UN/EDIFACT

UN/EDIFACT is an EDI Standard created in the late 1980's to standardize EDI in the rest of the world. Although the format is different, the concept of a standardized set of files is the same.  This committee has had less "empire building" so that there are only 40 transactions defined for it. The governments of Canada and US have started the use of this standard (in particular for customs documents).

 

EDI Software

EDI Software can be broken down into two basic categories:

Simple EDI Translators which validate EDI Mailbags received from external trading partners, separate the Mailbag into individual business documents and exported in the translators format as a flat file. For outbound documents, a flat file is validated by the translator, combined into appropriate EDI Mailbags for each trading partner. Simple translators may or may not contain integrated communications software or mapping tools to integrate the movement of business documents into a company’s back-end applications.

Full featured business document brokers which centrally manages Multi-Enterprise (B2B) interactions between a company and its external business partners. They are used to consolidate and centralize data, and business processes used to translate, validate, integrate, and exchange business documents within an organizations trading community no matter what the format.

For more information, click here.

 

EDI Communications

"I would like to move all of our EDI business documents, which represent 90% of our business, from our reliable EDI VAN for communications to communicating these business documents using the Internet?" In 1999, if an MIS Director had gone to his executive with such a proposal, he would have been laughed at or more likely fired. In the year 2007, many large EDI Hubs such as Wal-Mart, Hyundai, Covisint, GMAC Lowes, Meijers, Michaels, Food Lion, Kohls, Winn-Dixie etc. have switched from VAN communications to using the Internet for the transmission of business critical documents. "Internet EDI transaction volume has been increasing steadily during the past six quarters at a 50%-60% growth rate," said Carl Lehmann, vice president of technology research services at META Group.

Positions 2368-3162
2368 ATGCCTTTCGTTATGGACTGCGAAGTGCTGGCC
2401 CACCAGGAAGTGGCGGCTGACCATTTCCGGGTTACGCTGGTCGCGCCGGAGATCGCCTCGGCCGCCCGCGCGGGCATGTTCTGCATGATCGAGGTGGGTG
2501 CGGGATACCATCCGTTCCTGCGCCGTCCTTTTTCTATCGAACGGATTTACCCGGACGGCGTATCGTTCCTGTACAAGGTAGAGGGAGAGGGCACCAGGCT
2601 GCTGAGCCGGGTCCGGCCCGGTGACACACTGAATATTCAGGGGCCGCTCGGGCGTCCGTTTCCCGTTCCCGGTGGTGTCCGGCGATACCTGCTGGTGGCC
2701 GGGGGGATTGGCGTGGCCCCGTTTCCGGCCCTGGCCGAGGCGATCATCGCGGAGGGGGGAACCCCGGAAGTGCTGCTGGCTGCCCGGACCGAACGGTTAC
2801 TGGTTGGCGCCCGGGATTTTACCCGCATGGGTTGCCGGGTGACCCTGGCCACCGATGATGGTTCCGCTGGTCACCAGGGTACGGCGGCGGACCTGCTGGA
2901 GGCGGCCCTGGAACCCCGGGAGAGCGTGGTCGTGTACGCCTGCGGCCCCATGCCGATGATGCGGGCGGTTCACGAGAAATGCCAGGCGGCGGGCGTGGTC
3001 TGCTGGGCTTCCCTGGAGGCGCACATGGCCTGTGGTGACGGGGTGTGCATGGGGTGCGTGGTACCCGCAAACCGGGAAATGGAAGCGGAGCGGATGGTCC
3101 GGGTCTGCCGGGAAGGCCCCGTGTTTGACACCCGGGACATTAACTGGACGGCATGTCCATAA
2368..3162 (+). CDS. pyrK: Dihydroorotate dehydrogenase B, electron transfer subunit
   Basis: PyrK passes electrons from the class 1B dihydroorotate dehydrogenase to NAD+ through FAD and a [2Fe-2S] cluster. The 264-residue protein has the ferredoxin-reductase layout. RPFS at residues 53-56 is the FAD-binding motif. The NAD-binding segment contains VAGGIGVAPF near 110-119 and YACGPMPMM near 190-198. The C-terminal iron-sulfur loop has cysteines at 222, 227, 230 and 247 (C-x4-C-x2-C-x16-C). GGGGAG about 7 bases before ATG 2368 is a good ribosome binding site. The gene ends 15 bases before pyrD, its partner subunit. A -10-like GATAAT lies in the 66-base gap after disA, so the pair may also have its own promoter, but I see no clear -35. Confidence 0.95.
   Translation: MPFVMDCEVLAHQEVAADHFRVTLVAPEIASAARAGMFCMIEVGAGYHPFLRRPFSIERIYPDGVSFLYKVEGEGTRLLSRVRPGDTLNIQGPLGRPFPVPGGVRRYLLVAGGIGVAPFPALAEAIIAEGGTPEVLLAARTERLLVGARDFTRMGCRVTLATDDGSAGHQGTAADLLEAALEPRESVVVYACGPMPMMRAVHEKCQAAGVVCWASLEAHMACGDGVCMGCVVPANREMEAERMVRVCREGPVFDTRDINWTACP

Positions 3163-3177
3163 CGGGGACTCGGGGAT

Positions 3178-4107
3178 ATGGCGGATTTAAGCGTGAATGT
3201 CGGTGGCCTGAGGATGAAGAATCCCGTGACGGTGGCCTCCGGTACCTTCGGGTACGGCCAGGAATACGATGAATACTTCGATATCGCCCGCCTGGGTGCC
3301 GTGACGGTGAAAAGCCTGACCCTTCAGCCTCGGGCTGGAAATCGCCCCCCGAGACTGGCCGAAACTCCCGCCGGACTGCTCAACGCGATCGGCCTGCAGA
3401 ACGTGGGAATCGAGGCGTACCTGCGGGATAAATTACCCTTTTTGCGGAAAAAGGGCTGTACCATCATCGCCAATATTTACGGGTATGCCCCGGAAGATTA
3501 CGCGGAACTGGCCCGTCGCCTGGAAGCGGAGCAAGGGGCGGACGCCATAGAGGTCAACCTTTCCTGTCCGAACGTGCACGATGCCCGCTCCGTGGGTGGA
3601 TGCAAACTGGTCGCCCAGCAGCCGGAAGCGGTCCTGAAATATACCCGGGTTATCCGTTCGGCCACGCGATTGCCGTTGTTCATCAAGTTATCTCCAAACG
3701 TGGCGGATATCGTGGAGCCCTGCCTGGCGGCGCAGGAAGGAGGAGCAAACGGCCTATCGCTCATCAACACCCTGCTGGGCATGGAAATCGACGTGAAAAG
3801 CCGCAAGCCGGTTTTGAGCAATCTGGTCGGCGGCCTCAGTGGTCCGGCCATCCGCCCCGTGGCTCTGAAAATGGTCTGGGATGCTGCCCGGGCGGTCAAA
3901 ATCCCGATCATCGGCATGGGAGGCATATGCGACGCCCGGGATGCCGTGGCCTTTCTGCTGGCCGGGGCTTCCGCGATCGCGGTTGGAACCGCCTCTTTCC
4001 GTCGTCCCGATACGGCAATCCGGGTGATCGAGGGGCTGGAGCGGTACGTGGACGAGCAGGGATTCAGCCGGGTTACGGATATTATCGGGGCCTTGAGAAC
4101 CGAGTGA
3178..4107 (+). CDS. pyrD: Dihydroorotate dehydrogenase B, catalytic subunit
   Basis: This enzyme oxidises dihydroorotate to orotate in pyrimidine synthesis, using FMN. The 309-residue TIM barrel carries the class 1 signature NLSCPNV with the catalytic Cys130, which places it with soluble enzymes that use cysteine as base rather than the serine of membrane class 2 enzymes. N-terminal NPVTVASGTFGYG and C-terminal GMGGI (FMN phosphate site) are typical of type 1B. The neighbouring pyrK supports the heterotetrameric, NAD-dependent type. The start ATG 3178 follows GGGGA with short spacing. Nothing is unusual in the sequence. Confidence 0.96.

For more information, click here.

 

EDI Integration

SoftCare’s uses a methodology for document integration that has been designed based on hundreds of EDI implementations over the past 18 years. The steps include:

Step One – Define and Register Source, Target and Cross Reference File Formats required for the integration.

Step Two – Create and register the XSLT Transformations which convert the source file to the appropriate target file format.

Step Three – Create and Test Conversions (Maps). This step defines where the source files reside, where the target file should be placed and which transformation(s) should be executed to complete the conversion of source files to target files. Once created and registered, the conversions are tested prior to being implemented in a production environment.

Step Four – Register the conversion as a task within a business process and schedule the automatic processing of the business process.

For a detailed presentation on EDI integration, click here.

 

Why Web Services for Integration


Business customers today have more choices than ever. Using new technologies such as the Internet, they can research, negotiate, and switch suppliers from anywhere in the world in an instant. As a result, businesses must continuously anticipate customer needs and provide solutions to quickly seize new opportunities. Companies need a comprehensive understanding of the market needs as well as their business processes drive sales, product delivery, and ultimately customer service.

For more information, click here.

 

Why Service-Oriented Architecture (SOA)?


Organizations that can combine its IT applications with their business goals will achieve a competitive advantage in the marketplace. Using a Service Oriented Architecture (SOA) through open standards allows an organization to achieve this by driving compatibility across the application infrastructure.

For more information, click here.

 

 

INDUSTRY LINKS

 

EDI Standards - Data Interchange Standards Association

 

OASIS e-Business Standards

 

XML and Web Services Standards

 

ebXML - The Electronic Business XML Standard

 

US DOD Federal Government e- Business and EDI Standards

 

HIPAA - Healthcare Industry Standard

 

HL7 - Healthcare Industry Standard

 

NACHA - The Electronic Payments Association

 

ANSI X9B Sub-Committee of Financial Industry Standards

 

Canadian Payment Association

 

UCCNET - Retail Supply Chain e- business standards

 

EPC Global RFID Electonic Product Code (EPS)Standards

 

 
 
Home       Products       Solutions       Contact Us  
© SoftCare EC Solutions Inc 1989-2012